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Part II: California Town's Water Tainted With Arsenic For Decades


KETTLEMAN CITY (KPIX 5) -- There is a town in the Central Valley where the drinking water is so contaminated, residents haven't been able to drink it for decades.

It turns out you may have unknowingly consumed it yourself. We're talking about water laced with arsenic, a powerful carcinogen. If you've ever driven to Los Angeles you've likely had at least a taste of it.

It's one of the busiest fast food strip malls along I-5. Hundreds of travelers a day stop in Kettleman City for a bite to eat and drink. But next time you press that soda tab, there's something you may want to know: Kettleman City's water is contaminated with arsenic at levels well above the federal limit.

It's so bad that local residents like Maricela Mares Alatorre get drinking water delivered every two weeks. "I think people have become immune to the fact that our water quality is so poor that you cannot actually drink it," she said.

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But fast food restaurants here use tap water to prepare food, and even pipe the water into the soda fountains to mix soft drinks. Is it safe? We decided to check it out.

We took samples of water from In-N-Out, Carl's Junior and Taco Bell. We also took a sample from Maricela's kitchen sink. And we brought the four samples to be tested at a lab in San Jose.

All of them came back well above the EPA maximum contaminant level for arsenic, which is 10-parts-per billion.

In our samples Carl's Junior and Maricela's water contained 16 parts per billion of arsenic.  In-N-Out and Taco Bell: 15.

We took the results to Craig Steinmaus, a world reknowned arsenic expert at UC Berkeley and director of the Arsenic Health Effects Research Program.

He's been studying the health effects of long term exposure to arsenic in a region of Chile where levels are at least ten times higher than what we found in Kettleman City. "We have seen 4, 5 fold increase in lung cancer, 7 fold increase rates of bladder cancer, 11 fold increase rates of kidney cancer," said Professor Steinmaus.

"If you take those risks and you actually linearly extrapolate down to what is the estimated risk at 10, that estimated risk is actually fairly high," said Steinmaus. He says stopping once or twice at the fast food restaurants on I-5: "Your risk may not be zero, but it's going to be close enough to zero." But he says you may want to think twice before making a habit out of it, especially if you're pregnant or have kids.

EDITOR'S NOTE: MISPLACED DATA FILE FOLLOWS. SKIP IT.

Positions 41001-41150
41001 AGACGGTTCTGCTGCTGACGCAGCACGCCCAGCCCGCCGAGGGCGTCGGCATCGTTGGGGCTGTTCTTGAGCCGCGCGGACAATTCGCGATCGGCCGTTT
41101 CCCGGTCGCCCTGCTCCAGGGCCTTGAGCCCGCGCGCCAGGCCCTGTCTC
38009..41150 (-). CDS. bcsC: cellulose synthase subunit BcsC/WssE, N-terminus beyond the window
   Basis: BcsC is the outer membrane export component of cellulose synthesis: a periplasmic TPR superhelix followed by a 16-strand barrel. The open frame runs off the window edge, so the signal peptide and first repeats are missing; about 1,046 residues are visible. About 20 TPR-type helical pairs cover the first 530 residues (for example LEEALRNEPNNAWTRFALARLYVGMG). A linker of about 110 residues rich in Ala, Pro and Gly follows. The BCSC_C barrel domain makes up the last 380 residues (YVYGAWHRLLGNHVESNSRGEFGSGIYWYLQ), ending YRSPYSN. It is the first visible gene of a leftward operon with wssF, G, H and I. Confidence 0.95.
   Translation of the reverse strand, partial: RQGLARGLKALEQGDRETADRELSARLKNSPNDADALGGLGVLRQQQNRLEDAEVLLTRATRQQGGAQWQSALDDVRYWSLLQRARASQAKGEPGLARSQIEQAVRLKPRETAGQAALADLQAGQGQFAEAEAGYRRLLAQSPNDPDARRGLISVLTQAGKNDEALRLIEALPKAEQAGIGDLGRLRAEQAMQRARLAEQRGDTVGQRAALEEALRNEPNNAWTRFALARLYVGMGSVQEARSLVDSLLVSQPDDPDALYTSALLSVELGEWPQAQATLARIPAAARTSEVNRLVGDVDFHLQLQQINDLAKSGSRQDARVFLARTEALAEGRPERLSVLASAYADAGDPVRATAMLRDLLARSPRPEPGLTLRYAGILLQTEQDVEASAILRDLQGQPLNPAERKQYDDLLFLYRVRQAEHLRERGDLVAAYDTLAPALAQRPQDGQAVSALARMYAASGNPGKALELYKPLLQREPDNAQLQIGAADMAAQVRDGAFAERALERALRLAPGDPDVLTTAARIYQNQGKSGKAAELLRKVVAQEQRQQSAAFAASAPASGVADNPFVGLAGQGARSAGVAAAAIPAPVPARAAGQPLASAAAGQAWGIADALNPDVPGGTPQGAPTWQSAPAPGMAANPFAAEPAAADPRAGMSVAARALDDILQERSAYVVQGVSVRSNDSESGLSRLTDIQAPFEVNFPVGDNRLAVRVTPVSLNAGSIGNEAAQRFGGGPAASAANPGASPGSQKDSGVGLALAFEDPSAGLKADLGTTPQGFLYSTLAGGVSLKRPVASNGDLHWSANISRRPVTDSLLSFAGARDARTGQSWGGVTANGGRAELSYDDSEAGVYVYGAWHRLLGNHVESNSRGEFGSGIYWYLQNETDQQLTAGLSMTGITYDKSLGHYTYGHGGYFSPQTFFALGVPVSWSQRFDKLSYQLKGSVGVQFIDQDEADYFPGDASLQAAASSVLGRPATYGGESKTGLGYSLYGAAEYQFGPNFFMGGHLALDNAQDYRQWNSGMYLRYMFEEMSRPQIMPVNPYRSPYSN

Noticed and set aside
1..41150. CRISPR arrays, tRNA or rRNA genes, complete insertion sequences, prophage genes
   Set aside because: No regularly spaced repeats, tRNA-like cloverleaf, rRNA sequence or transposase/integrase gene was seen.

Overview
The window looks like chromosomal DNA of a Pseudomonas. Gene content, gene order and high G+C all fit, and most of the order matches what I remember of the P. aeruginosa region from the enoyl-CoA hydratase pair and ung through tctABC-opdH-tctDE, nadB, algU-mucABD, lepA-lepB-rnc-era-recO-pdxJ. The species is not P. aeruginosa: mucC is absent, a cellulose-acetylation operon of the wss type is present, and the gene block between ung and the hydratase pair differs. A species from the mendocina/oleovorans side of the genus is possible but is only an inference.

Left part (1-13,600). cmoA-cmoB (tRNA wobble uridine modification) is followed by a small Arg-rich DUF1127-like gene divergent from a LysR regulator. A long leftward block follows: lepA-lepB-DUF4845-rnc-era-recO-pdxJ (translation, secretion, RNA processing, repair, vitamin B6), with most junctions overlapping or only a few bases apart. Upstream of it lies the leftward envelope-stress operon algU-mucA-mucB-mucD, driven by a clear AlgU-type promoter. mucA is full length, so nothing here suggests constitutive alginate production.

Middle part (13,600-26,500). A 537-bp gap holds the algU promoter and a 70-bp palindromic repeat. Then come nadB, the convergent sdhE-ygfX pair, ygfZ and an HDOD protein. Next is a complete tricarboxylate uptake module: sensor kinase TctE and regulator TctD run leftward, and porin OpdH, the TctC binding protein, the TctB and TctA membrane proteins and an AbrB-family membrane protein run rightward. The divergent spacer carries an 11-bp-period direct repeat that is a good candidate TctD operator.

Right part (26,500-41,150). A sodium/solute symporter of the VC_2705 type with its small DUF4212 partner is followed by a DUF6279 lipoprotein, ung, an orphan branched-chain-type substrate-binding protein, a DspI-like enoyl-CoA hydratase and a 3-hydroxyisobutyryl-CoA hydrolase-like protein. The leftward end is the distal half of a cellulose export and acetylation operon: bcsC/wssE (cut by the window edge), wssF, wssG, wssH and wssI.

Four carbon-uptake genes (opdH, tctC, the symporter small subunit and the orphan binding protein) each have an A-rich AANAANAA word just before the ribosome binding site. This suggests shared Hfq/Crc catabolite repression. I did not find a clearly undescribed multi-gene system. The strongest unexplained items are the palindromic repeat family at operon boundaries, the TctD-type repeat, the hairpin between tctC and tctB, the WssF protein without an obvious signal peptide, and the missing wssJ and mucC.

Eric Schaeffer a former head of enforcement for the EPA who now heads the Environmental Integrity Project takes that advice a step further: "If that is a problem that persists in those fast food chains

you do need to tell people, because you have folks around the area who may depend on those restaurants for a lot of their diet," said Schaeffer.

He says county health inspectors should be checking arsenic levels in restaurant water, something we confirmed is not happening now. "If you've got a problem that is more than once or twice at a restaurant and your arsenic persists, you should have to put up a sign, saying you've got arsenic that doesn't meet limits, and you should be required to treat it," said Schaeffer.

As for residents who live in Kettleman City and use the water every day to cook and shower, it could potentially be much more serious. "It's kind of like cigarette smoking. It's not like you smoke a single cigarette and get lung cancer the next day. It usually takes 20, 30, and sometimes 40 or 50 years," said Steinmaus.

Maricela knows the risk, but doesn't see a way out any time soon. "I think people have become immune to the fact that our water quality is so poor that you cannot actually drink it. Well we are not doing anything wrong. What is wrong is the water situation, that needs to be fixed," said Maricela.

In-N-Out statement:

We were very concerned when we heard about the issues with the water supplied by the Kettleman City Community Service District. We were also surprised to hear of the test results from KPIX 5.  We have water filtration systems in all of our restaurants. Tests of the drinking water in our Kettleman City restaurant show that the filtration system works well to make the water safe to drink by reducing contaminants to safe levels.  Nevertheless, we have found an even more effective filtration system and, out of an abundance of caution, we installed this much more substantial filter at that location to provide an extra layer of protection and comfort.  Here at In-N-Out Burger, nothing is more important to us than the health and well-being of our customers and associates.

Carl Van Fleet - Vice President, Planning and Development, In-N-Out Burger

Taco Bell statement:

The safety of our customers and team members is our number one priority.   Our franchisee is aware of water quality issues in Kettleman City and has conducted tests and installed a filter to improve the taste of the water. Out of an abundance of caution, our franchisee will voluntarily begin using only bottled water in the kitchen and will serve bottled water and bottled/canned beverages until a solution is found. 

Carl's Junior statement:

We'll defer to the city to speak about any municipal water issues at this time. 


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